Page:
Review by Ekaterina Shatalova
The Music of My Woodpecker («Музыка моего дятла»)
by Anna Anisimova, illustrations by Yulia Sidneva
Published by Samokat, 2020
Recommended age: 6+
‘What on earth are you doing? Don’t you see who you’re playing with? What if something happens? You’re the older one and should know better. She’s been through enough!’
How often do we hear condescending language like this from grown-ups when they talk about children with disabilities? Too often. That’s why The Music of My Woodpecker, masterfully written by talented author Anna Anisimova is a must read for both children and adults.
This is a heart-warming collection of four short stories about a blind girl who proves on a daily basis that childhood can be happy even without one of the senses. Her life is full of little precious moments that she shares with her extremely supportive family and friends: playing hide and seek with her mum and making a cake for the guests, visiting the zoo with her dad and discovering new books in the library, exploring the streets with her Grandad, and learning a secret code language with her friend Pashka.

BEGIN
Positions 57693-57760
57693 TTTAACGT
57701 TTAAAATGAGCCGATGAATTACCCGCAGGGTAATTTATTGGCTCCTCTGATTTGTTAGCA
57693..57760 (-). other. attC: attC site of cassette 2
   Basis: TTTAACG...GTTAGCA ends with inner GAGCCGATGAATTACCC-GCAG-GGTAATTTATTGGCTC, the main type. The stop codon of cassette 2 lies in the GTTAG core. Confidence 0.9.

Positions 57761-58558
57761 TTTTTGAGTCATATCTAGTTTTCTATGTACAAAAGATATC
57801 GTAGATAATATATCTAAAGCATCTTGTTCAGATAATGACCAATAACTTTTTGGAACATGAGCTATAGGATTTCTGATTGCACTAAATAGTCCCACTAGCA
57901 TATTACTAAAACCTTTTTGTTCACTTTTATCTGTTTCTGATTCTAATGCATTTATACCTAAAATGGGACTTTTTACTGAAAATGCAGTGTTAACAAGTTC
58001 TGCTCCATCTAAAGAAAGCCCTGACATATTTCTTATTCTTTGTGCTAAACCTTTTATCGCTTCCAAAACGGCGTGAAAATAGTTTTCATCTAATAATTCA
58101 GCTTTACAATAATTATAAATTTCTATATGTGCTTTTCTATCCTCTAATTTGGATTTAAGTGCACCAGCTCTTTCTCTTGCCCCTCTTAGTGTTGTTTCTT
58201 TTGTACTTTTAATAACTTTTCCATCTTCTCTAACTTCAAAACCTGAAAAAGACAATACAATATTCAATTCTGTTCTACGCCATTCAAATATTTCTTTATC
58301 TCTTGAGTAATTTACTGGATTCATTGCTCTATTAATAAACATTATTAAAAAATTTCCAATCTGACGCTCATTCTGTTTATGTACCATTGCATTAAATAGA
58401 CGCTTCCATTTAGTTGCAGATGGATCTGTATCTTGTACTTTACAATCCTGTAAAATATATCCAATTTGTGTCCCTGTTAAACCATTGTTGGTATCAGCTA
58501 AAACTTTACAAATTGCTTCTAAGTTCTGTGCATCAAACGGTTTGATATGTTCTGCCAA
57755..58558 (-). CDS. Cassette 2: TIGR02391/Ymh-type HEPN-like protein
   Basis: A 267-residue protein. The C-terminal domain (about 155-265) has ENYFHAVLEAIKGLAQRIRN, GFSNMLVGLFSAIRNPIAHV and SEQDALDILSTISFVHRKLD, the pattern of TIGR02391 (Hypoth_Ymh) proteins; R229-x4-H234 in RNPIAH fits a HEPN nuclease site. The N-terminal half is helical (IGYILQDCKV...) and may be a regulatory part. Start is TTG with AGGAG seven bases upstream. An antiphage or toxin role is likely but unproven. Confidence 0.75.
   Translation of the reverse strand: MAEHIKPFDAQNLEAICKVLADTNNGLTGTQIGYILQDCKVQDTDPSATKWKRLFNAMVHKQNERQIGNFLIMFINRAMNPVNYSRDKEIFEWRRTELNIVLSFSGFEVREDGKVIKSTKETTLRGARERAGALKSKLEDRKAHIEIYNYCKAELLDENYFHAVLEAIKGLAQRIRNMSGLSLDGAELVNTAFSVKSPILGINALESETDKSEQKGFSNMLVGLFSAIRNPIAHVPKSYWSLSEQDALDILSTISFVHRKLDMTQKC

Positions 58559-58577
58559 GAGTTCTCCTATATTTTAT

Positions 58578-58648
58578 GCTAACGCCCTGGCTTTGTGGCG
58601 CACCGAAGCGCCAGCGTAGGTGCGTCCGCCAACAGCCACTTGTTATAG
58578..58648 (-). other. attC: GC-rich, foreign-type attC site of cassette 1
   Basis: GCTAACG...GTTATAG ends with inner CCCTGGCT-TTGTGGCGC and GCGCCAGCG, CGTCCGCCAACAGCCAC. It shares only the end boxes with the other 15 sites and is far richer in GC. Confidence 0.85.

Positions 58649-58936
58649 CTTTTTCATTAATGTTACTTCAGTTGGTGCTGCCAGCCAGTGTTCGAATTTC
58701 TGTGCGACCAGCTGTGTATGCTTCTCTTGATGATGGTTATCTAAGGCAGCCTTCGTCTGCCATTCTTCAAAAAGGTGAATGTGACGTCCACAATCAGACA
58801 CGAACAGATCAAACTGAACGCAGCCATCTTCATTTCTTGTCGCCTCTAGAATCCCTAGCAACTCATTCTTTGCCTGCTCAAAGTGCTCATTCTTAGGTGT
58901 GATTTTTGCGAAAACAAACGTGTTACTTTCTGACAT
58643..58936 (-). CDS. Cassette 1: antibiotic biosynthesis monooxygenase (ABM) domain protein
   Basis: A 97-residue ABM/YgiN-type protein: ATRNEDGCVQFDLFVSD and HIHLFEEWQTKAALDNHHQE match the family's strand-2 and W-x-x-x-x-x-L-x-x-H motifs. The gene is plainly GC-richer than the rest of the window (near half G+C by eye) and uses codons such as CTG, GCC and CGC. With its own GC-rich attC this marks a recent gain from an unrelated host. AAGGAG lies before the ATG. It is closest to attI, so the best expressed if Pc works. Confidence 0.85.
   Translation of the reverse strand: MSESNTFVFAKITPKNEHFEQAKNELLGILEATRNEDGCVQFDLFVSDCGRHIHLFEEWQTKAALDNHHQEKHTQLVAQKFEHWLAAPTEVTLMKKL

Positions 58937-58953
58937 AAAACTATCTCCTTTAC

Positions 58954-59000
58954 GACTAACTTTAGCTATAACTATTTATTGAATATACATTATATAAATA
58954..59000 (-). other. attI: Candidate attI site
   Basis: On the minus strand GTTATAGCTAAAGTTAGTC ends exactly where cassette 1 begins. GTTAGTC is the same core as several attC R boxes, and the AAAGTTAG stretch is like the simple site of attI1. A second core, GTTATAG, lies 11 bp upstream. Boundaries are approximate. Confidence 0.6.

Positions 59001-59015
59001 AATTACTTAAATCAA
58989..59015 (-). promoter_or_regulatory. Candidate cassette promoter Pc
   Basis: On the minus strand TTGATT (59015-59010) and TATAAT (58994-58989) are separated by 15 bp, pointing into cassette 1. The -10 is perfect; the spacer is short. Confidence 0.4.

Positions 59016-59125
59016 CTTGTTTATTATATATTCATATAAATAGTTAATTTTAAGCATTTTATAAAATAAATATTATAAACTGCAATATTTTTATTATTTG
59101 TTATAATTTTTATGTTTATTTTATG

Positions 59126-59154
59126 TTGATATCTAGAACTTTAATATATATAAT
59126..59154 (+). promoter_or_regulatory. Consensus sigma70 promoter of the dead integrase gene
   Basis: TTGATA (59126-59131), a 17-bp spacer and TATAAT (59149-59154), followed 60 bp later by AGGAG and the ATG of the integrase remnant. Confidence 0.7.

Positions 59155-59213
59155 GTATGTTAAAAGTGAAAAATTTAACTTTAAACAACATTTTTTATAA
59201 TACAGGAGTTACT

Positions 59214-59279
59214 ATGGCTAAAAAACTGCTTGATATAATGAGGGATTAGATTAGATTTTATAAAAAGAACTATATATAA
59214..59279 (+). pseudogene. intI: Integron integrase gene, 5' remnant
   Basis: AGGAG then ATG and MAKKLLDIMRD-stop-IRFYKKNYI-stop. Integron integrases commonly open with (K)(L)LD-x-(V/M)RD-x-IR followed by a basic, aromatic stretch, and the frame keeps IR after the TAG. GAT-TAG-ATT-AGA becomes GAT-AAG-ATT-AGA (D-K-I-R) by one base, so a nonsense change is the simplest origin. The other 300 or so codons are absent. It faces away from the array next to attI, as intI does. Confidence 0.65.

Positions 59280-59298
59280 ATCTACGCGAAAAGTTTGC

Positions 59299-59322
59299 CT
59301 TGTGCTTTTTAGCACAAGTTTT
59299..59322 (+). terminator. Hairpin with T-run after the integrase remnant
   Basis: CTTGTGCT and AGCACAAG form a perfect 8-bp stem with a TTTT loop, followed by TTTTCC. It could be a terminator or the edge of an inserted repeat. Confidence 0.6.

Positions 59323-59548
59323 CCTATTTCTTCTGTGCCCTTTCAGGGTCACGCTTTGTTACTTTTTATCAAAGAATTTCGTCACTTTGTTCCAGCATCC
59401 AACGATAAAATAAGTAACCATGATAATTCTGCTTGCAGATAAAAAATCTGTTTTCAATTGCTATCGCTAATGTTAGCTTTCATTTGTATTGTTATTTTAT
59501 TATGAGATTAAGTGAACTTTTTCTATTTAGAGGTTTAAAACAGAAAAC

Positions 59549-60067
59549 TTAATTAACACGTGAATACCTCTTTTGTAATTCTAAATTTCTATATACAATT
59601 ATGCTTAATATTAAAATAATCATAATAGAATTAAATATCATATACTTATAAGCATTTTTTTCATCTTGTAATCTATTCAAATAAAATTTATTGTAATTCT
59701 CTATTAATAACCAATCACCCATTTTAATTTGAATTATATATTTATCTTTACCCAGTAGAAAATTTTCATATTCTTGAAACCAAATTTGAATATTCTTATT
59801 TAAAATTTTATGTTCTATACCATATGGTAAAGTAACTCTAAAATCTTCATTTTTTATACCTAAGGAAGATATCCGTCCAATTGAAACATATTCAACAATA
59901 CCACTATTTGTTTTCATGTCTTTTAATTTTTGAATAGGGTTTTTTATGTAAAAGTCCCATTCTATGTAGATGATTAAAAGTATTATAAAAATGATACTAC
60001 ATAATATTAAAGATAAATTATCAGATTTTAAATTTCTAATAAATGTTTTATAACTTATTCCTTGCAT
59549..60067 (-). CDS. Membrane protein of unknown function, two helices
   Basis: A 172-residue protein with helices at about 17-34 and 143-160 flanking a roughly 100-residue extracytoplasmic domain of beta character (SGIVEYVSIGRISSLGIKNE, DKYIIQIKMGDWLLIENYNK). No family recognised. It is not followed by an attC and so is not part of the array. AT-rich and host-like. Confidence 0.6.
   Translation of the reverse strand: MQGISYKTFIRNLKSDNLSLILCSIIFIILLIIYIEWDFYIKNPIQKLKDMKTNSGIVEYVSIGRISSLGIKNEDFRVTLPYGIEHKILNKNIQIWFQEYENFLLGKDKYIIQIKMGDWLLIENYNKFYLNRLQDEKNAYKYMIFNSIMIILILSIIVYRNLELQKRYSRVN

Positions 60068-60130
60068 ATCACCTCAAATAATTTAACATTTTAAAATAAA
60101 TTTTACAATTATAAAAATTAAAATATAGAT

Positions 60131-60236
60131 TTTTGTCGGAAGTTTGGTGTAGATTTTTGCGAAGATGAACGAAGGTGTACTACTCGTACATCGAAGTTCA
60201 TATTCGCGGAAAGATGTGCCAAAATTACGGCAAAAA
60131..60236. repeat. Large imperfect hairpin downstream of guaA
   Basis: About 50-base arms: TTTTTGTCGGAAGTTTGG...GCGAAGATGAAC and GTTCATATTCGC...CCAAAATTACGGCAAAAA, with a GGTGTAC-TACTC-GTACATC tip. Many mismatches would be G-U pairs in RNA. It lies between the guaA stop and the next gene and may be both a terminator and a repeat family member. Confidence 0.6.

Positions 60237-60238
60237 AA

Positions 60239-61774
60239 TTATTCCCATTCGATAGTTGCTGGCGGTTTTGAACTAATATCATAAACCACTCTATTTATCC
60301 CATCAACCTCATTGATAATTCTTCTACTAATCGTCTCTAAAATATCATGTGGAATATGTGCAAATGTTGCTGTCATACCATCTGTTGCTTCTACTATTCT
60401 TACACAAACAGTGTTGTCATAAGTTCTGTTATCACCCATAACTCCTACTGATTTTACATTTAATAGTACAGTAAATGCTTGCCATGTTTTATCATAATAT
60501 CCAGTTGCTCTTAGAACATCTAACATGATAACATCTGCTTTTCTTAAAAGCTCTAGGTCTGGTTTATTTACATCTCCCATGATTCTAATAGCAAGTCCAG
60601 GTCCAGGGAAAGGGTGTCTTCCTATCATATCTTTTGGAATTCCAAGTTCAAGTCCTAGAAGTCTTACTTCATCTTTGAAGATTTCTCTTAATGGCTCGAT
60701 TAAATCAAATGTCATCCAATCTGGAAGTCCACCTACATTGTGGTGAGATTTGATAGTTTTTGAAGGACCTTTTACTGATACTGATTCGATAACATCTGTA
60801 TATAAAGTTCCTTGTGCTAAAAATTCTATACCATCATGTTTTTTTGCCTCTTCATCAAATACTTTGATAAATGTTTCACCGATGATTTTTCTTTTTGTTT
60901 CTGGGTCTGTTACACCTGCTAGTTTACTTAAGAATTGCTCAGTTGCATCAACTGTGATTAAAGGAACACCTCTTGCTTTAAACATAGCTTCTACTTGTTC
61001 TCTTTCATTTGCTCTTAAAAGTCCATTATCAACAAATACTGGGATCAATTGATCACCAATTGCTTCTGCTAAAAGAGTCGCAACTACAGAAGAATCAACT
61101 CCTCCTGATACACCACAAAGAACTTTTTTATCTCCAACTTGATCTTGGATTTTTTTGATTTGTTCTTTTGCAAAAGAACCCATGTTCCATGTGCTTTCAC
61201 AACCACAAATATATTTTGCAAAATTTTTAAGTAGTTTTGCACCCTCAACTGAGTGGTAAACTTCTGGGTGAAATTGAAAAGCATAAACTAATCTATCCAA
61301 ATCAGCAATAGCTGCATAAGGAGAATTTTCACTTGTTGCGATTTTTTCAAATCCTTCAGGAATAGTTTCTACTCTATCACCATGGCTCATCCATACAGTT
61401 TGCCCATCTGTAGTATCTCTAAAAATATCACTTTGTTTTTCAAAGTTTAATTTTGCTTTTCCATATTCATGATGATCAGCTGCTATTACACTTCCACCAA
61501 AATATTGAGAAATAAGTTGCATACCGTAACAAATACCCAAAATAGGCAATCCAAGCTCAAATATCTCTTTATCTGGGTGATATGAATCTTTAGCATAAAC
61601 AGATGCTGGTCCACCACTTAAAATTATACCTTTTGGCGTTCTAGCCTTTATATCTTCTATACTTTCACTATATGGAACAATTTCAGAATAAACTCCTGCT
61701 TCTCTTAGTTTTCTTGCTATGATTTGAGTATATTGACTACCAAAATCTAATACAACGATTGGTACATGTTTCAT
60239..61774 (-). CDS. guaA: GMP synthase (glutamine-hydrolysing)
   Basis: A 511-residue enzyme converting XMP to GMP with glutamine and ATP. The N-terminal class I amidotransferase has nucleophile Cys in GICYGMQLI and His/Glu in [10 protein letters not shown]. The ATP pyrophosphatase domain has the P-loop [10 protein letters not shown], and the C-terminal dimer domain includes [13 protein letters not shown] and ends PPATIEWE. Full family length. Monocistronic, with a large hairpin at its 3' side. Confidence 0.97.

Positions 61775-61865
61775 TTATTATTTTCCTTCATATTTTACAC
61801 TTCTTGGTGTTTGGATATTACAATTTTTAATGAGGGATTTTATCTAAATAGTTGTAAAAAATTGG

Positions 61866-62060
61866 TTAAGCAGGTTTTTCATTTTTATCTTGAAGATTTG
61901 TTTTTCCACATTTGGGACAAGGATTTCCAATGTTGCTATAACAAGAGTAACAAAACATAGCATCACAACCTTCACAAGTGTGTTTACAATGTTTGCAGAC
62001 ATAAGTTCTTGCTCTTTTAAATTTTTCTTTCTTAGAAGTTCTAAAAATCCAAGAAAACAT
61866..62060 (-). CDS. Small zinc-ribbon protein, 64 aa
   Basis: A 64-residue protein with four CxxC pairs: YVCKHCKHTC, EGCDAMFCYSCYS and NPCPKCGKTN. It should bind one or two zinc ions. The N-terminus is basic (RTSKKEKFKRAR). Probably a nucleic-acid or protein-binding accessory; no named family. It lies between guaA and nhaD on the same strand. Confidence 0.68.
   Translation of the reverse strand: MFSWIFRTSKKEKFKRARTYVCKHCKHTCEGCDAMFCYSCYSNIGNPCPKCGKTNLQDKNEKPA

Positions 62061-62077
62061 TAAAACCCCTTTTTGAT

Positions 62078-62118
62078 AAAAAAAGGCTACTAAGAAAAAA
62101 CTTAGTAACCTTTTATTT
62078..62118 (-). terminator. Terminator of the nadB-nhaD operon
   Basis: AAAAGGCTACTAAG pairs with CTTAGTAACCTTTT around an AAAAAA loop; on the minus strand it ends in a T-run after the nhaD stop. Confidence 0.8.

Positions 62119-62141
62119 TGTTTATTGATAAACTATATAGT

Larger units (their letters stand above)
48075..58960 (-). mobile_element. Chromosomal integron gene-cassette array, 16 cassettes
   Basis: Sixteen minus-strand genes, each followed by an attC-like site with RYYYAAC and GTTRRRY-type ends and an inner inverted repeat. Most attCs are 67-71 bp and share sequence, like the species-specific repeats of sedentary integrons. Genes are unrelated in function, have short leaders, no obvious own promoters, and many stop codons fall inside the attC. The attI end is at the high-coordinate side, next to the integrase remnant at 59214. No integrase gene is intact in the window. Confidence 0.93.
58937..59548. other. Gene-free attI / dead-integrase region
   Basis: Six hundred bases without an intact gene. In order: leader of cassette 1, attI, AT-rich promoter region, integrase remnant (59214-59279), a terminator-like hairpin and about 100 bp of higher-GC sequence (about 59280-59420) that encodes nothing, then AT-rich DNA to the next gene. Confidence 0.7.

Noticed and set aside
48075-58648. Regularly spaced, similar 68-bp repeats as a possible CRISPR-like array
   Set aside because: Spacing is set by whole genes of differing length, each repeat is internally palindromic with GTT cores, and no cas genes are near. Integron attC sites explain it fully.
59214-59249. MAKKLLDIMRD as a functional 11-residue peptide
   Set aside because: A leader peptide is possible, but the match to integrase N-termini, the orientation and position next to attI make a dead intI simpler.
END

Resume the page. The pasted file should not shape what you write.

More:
Whether she is drawing in an art class or sledding down the hill, everything is sparkled with endless imagination: she can tell you all about the invisible elephant and her Grandad’s third leg, a walking stick that is always in a hurry, about bunny-like clouds and a whale with his long-haired mermaid friends. This girl might not see the world as we do, but nothing stops her from creating her own world full of joy and excitement. This important book is about happiness despite everything, and is told without fear or pity.
The book includes the Braille alphabet and is accompanied by a visual guide on how to help a blind person. The cover also features the title written in Braille. One of the stories – The Invisible Elephant – was published before, in 2013, as a separate picture book illustrated by Diana Lapshina. It was included in the 2017 IBBY Catalogue of Outstanding Books for Young People with Disabilities.
Written in a simple language full of wordplay and humour, it speaks to all ages, while inventive illustrations by Yulia Sidneva perfectly capture the fragile balance between the real world and the invisible.
About the author
Anna Anisimova (b. 1983), children’s author, journalist, editor, has won the Krapivin International Children’s Literature Award, as well as other numerous awards.
More information in Russian on the website of the publisher, Samokat